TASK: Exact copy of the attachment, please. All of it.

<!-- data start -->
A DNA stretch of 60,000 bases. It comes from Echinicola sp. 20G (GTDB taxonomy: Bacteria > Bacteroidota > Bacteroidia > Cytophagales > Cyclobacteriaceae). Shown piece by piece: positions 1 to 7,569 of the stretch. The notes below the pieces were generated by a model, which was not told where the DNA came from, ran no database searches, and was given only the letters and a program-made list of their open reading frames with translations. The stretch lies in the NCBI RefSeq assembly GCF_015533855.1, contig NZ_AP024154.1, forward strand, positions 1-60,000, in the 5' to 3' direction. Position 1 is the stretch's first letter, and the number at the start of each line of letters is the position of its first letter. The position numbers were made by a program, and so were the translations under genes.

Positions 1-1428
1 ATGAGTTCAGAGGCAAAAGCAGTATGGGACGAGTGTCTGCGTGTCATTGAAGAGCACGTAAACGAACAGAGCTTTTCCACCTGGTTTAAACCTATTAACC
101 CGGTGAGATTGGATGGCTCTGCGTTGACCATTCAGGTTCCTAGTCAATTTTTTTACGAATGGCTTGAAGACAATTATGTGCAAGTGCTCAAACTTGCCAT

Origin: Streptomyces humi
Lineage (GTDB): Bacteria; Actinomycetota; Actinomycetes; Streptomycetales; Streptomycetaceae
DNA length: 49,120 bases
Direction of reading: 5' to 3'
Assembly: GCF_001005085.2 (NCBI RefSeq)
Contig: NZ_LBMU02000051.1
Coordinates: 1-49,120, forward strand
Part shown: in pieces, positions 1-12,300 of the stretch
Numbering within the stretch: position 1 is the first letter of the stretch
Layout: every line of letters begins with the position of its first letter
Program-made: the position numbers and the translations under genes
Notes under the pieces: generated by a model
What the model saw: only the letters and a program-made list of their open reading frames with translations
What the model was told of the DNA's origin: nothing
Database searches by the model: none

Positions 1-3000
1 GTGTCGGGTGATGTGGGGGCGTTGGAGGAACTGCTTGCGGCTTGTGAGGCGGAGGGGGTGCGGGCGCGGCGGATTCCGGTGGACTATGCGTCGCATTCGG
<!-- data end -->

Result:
A DNA stretch of 60,000 bases. It comes from Echinicola sp. 20G (GTDB taxonomy: Bacteria > Bacteroidota > Bacteroidia > Cytophagales > Cyclobacteriaceae). Shown piece by piece: positions 1 to 7,569 of the stretch. The notes below the pieces were generated by a model, which was not told where the DNA came from, ran no database searches, and was given only the letters and a program-made list of their open reading frames with translations. The stretch lies in the NCBI RefSeq assembly GCF_015533855.1, contig NZ_AP024154.1, forward strand, positions 1-60,000, in the 5' to 3' direction. Position 1 is the stretch's first letter, and the number at the start of each line of letters is the position of its first letter. The position numbers were made by a program, and so were the translations under genes.

Positions 1-1428
1 ATGAGTTCAGAGGCAAAAGCAGTATGGGACGAGTGTCTGCGTGTCATTGAAGAGCACGTAAACGAACAGAGCTTTTCCACCTGGTTTAAACCTATTAACC
101 CGGTGAGATTGGATGGCTCTGCGTTGACCATTCAGGTTCCTAGTCAATTTTTTTACGAATGGCTTGAAGACAATTATGTGCAAGTGCTCAAACTTGCCAT

Origin: Streptomyces humi
Lineage (GTDB): Bacteria; Actinomycetota; Actinomycetes; Streptomycetales; Streptomycetaceae
DNA length: 49,120 bases
Direction of reading: 5' to 3'
Assembly: GCF_001005085.2 (NCBI RefSeq)
Contig: NZ_LBMU02000051.1
Coordinates: 1-49,120, forward strand
Part shown: in pieces, positions 1-12,300 of the stretch
Numbering within the stretch: position 1 is the first letter of the stretch
Layout: every line of letters begins with the position of its first letter
Program-made: the position numbers and the translations under genes
Notes under the pieces: generated by a model
What the model saw: only the letters and a program-made list of their open reading frames with translations
What the model was told of the DNA's origin: nothing
Database searches by the model: none

Positions 1-3000
1 GTGTCGGGTGATGTGGGGGCGTTGGAGGAACTGCTTGCGGCTTGTGAGGCGGAGGGGGTGCGGGCGCGGCGGATTCCGGTGGACTATGCGTCGCATTCGG